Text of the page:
At this point, municipal broadband really only exists to fill in the gaps in underserved areas, which on the surface, doesn’t seem like much of a problem. However, many people—particularly, those with private interests in the telecommunications market—worry that municipal broadband could eventually run other providers out of business. Small, rural operators are especially wary of this trend, as they fear that “if the government gets involved, [then] the government is competing with private interests, but it’s not on a level playing field,” Freedman said. Specifically, the government has distinct advantages when it comes to things like right of way, facilities, and financing.
For that reason, many states have passed laws that “constrain or condition” the deployment of municipal broadband—by requiring formal review to determine that no private operator is willing to serve a particular area, for example. However, recent calls for the FCC to use its regulatory authority to pre-empt state legislation have brought the issue of municipal broadband to the forefront of controversy. In fact, Chairman Tom Wheeler has publicly indicated his interest in asserting the FCC’s authority over state rules—potentially as part of the February 26 order. Adding even more fuel to the fire is the fact that President Obama seems to be on board with the FCC’s direction on municipal broadband.
Even if the FCC asserts power over the states, it will be a tough sell in the judiciary, which according to Freedman, is exactly where it will end up. And with previous federal rulings striking down the federal government’s authority to trump state law in this type of situation, the FCC’s vision for municipal broadband could be on shaky ground. Yes, it’s tough to argue against the importance of Internet availability in all corners of the nation, but there’s no easy answer as to how to get there—and the road to universal coverage undoubtedly will be a bumpy one.
FCC Ushers in IP Transition While Trying to Preserve Competition
Just as everyone knows how important universal broadband is, everyone knows that fiber technology is the way of the future. The problem—as always—is figuring out a way to change the status quo without negatively impacting any of the stakeholders. That, of course, is a tall order—especially when it comes to replacing outdated copper infrastructure with fiber lines.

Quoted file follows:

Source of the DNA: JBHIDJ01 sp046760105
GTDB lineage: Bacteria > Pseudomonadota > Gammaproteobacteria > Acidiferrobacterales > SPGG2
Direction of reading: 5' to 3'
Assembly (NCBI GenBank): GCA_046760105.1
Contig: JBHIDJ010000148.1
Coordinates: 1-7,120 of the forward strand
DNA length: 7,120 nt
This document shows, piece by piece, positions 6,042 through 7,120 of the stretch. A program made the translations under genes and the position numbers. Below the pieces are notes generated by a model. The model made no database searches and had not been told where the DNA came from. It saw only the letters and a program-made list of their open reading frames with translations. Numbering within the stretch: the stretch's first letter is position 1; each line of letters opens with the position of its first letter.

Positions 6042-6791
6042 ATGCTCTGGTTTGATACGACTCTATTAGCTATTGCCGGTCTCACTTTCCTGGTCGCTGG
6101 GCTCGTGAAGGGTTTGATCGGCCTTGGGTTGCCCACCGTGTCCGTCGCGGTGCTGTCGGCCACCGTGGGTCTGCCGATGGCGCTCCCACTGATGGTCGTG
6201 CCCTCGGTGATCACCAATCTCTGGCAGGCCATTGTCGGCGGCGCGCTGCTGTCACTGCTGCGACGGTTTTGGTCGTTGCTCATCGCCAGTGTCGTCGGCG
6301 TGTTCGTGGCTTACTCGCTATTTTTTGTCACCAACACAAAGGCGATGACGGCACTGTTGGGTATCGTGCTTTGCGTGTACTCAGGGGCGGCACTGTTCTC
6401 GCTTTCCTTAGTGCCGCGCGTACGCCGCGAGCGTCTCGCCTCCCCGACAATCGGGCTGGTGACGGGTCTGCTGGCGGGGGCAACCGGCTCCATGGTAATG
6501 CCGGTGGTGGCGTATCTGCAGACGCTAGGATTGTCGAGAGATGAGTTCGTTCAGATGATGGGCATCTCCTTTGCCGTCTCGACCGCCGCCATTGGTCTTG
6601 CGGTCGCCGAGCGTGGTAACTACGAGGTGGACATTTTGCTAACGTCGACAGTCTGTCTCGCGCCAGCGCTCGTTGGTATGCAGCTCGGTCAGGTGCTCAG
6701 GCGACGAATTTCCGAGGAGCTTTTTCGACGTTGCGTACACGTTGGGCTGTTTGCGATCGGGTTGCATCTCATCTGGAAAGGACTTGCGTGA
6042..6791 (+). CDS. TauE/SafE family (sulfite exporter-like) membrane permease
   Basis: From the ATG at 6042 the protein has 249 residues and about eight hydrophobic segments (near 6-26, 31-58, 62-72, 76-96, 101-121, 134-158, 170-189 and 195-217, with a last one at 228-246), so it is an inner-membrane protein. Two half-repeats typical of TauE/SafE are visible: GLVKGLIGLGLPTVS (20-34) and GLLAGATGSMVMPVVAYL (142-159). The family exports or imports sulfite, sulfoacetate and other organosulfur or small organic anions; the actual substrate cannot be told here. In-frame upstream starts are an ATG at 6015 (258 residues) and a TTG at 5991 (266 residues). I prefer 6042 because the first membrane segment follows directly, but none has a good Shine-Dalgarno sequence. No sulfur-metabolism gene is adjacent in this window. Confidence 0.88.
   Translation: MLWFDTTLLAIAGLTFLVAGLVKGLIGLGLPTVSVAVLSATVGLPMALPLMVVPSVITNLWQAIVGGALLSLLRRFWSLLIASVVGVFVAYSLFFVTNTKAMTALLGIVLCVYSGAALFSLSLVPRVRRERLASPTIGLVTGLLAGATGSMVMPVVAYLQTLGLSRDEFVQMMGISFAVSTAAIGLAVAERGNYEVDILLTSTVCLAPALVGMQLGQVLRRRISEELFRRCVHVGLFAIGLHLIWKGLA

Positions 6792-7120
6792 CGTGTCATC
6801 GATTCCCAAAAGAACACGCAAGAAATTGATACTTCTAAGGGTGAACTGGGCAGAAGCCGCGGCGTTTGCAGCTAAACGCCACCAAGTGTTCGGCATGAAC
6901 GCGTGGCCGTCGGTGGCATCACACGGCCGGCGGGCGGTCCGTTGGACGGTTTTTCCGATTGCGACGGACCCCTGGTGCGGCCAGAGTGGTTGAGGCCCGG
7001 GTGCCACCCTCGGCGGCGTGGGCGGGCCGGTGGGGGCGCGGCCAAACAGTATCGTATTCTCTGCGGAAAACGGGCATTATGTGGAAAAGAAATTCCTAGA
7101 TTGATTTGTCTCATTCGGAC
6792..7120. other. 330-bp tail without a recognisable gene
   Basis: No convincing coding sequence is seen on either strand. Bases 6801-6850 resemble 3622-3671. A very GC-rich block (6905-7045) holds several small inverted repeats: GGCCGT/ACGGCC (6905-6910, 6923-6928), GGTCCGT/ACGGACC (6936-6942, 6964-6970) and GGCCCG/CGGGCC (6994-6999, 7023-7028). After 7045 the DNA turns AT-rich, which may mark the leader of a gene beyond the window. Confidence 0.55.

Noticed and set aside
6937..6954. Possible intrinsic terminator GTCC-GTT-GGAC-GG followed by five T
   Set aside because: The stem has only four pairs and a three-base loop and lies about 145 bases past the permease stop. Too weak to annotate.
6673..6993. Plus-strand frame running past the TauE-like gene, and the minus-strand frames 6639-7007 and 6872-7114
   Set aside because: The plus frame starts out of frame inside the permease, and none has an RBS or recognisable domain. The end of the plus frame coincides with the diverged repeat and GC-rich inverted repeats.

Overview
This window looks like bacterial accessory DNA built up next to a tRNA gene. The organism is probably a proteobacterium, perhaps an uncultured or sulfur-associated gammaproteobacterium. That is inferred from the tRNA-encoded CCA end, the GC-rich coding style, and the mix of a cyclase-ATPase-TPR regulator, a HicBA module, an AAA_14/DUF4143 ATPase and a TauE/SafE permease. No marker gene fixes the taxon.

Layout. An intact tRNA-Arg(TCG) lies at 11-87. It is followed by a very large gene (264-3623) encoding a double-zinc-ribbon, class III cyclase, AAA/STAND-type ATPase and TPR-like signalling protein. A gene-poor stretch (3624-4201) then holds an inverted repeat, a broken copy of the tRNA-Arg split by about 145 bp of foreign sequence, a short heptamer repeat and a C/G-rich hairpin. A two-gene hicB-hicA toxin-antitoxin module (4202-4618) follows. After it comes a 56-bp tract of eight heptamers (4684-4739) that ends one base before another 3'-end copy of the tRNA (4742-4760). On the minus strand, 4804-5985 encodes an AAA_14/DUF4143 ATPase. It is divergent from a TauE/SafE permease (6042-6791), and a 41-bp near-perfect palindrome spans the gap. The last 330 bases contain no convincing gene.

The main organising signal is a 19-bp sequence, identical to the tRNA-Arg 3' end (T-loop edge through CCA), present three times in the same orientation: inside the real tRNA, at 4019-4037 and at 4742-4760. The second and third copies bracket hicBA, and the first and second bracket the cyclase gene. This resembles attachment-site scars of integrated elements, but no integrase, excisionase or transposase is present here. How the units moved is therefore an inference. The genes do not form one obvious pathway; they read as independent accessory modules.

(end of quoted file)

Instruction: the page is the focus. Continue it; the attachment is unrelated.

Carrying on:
The simple answer would be to allow individual providers to replace their networks as they see fit, in accordance with their own budgets and market demands. The problem, though, is that fiber networks are not subject to the same rules and regulations as copper ones. So, taken to the extreme, a “free-for-all” transition to fiber could kill the market competition that historically has been preserved by federal regulatory structures—particularly, the Telecommunications Act of 1996.
As Freedman explained, current FCC rules require incumbent providers to unbundle their copper lines and share them with competitors—but that requirement does not apply to fiber lines. “So if the incumbent could retire copper, shift to fiber, and have no other constraints, then basically they could have the effect of killing off competition wherever they operate,” Freedman said, further noting that competition is “good for the country because it spurs innovation, provides for better service, and helps cut costs.”
Recognizing the benefits of maintaining a competitive market for telecommunications services, Chairman Wheeler and his FCC colleagues have introduced a notice of proposed rulemaking (NPRM) that puts “a strong stake in the ground that we are going to try to accommodate this IP transition, but we are standing firmly for competition,” Freedman said.
According to Freedman, the recent NPRM has three main components:
It requires private operators to provide notice that they are going to transition from copper to fiber. That way, any parties who may suffer negative consequences as a result of the transition have the opportunity to voice their concerns.
It mandates wholesale equivalent facilities. Basically, this means that if retiring copper has the effect of preventing a competitor from deploying services to a customer, then the competitor must have the equivalent right over the fiber network essential to deploying those services—and access to that fiber must come with similar rates, terms, and conditions as those that applied to the copper network. “That was a critical win for the competitive industry, and particularly, for some of the stakeholders,” Freedman said.
It asks for comments on the concept of copper facility sales. The idea is that if an incumbent no longer wants to spend the money to maintain its copper facilities, then that provider should be able to sell off those facilities to competitors. The FCC hopes to receive comments on whether a voluntary option to sell copper is a good idea, and if so, how those sales should be structured.
With so many buns in the oven, this spring should prove bountiful in the way of telecommunications policy. Be sure to stay tuned to Telco Americana for monthly updates from inside of the kitchen—er, the nation’s capital.